The deficit and President Donald Trump’s unfavorable stances towards China’s trading practices have caused many to speculate about the possibility of a trade war developing between the world’s two largest economies.

“We’ll see how things progress, but we’ve certainly made a lot of investment over the years to have business come over from the Far East,” Scher said.

However, imports into the Port of Baltimore benefit many states in the mid-Atlantic region.

“Certainly a lot of business is done out of the port,” said Benjamin Orr, executive director of the Maryland Center on Economic Policy, located in Baltimore. “But if there is a trade conflict with China, it’s not necessarily that the impact would land on Maryland’s economy specifically. Lots of goods that come into the port end up out of state.”

Orr said that the biggest impact of a potential trade dispute with China would likely be a loss of jobs at the port or in local industries that rely on China for business, such as container shipping companies.

According to Scott’s report, the trade deficit with China caused Maryland to lose 46,000 jobs between 2001 and 2015, approximately 1.6 percent of the state’s total workforce.

Over the 14-year period, Maryland ranked 37th among states in percentage of workforce displaced by the trade deficit with China. Most mid-Atlantic states were not significantly affected.

“The eastern region isn’t particularly susceptible to a trade war with China,” Orr said. “Some effects would be, specifically, prices on Chinese-made goods go up, which could affect Maryland shopping habits and sales tax, and the stock market could fall.”

The White House released its annual trade agenda Wednesday, which indicated that U.S. trade policy under the Trump administration could break from the standards set forth by the WTO.

According to the Washington Post, the agenda suggests the U.S. could impose unilateral tariffs against countries it feels are employing unfair trade practices, such as China.

Trump has accused China of currency and trade manipulation before and has identified the U.S.’s trade deficit with China as something his administration would like to address in future trade discussions, saying he wants to pursue “better deals” with China.

Any conflict would undoubtedly be affected by the two nations jockeying for economic position in the Asia-Pacific region, says Sara Itagaki, project associate in the trade, economic, and energy affairs group with the National Bureau of Asian Research.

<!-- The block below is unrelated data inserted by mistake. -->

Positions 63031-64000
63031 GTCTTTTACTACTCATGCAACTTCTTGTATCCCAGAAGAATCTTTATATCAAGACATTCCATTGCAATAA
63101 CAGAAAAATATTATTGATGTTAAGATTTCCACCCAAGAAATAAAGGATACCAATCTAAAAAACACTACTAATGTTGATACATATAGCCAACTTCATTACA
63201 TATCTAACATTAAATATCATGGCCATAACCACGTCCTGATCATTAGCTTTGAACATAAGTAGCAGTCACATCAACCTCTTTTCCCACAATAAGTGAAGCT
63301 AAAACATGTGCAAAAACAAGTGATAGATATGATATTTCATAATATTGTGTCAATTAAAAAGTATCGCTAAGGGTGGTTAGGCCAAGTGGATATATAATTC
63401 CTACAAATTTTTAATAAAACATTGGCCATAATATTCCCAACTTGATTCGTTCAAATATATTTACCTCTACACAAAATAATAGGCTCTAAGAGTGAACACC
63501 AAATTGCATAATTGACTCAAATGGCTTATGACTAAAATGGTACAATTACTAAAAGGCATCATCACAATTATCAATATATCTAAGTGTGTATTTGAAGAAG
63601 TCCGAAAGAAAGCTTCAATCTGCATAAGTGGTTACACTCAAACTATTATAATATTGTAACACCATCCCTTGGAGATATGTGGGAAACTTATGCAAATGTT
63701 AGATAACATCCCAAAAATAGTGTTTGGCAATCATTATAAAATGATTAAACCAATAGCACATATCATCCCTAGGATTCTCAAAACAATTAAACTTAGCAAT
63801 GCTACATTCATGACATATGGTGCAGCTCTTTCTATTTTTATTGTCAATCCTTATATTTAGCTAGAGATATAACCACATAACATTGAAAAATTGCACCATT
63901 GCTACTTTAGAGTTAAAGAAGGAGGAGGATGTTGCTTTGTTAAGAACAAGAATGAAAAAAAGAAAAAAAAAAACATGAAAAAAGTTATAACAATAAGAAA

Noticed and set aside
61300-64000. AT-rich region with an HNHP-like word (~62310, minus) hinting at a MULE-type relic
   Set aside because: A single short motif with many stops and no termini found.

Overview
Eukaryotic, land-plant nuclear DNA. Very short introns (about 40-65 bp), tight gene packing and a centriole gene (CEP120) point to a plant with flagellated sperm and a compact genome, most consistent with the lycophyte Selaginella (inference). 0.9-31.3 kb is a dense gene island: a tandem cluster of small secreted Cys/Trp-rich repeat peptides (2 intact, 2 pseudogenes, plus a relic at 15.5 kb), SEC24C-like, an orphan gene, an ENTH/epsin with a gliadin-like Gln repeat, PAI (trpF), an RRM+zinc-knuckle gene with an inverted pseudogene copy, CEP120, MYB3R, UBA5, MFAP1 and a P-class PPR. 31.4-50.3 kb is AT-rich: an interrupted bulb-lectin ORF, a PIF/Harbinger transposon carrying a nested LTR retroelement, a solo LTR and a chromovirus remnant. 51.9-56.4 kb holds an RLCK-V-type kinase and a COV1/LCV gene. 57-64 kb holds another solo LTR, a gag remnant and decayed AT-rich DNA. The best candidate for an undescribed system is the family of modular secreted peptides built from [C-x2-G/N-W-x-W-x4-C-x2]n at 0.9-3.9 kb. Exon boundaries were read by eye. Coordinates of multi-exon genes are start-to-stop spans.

In order to establish a strong U.S. economic presence in the Asia-Pacific region, as well as check China’s rising economic power, the Obama administration helped draft the Trans-Pacific Partnership (TPP), a 12-country economic agreement completed in October 2015.

Trump called the deal “catastrophic” for the American economy during his campaign and effectively withdrew the U.S. from the deal on Jan. 23.

“The TPP was the Obama administration’s prime Asian agreement,” Itagaki said in an interview with Capital News Service. “The withdrawal raises questions about (the U.S.’s) commitment in the southeast Asian region and could hurt U.S. businesses.”

Itagaki said the TPP was “contentious politically” and that there were questions about the agreement from many other politicians.

Despite Trump’s TPP withdrawal, U.S. companies are not retreating from the Pacific, according to Itagaki.

“The U.S. needed a greater presence in the region and missed its chance to anchor its economic influence in southeast Asia,” Itagaki said. “But the U.S. is still a large market for these Southeast Asian countries. They can’t ignore the U.S. economy.”

Of course, those countries cannot ignore the local and increasingly powerful economy of China, either.

China has been promoting its own multinational trade agreement, the Regional Comprehensive Economic Partnership (RCEP), which aims to include several countries that would have been a part of the TPP, in hopes of capitalizing on the U.S.’s withdrawal and increasing its own economic presence in the area.

While competitiveness is recognized as a central part of international trade, it remains to be seen how it will affect the way the U.S. and China do business with each other.

However, the economic risk factors are great enough that the chances of a U.S.-China trade war aren’t high, according to Itagaki.

“U.S. consumers gain a lot from trade with China,” Itagaki said. “The government still has issues with China’s economic practices … but there is great benefit in trade with China for the U.S. economy.”

The unpredictability of the Trump administration, along with its proposal to break from traditional WTO trading practices, makes it difficult to foresee how the State Department will approach trade negotiations with China, but Itagaki suggests both sides should hope for a cordial agreement.

“Both governments recognize the value of their trade relationship,” Itagaki said. “Neither economy should want a conflict because both will be hurt in the end.”

By NATE HAROLD

New General Manager of Inn at Perry Cabin Appointed

Reginald Archambault has been appointed General Manager of Inn at Perry Cabin by Belmond.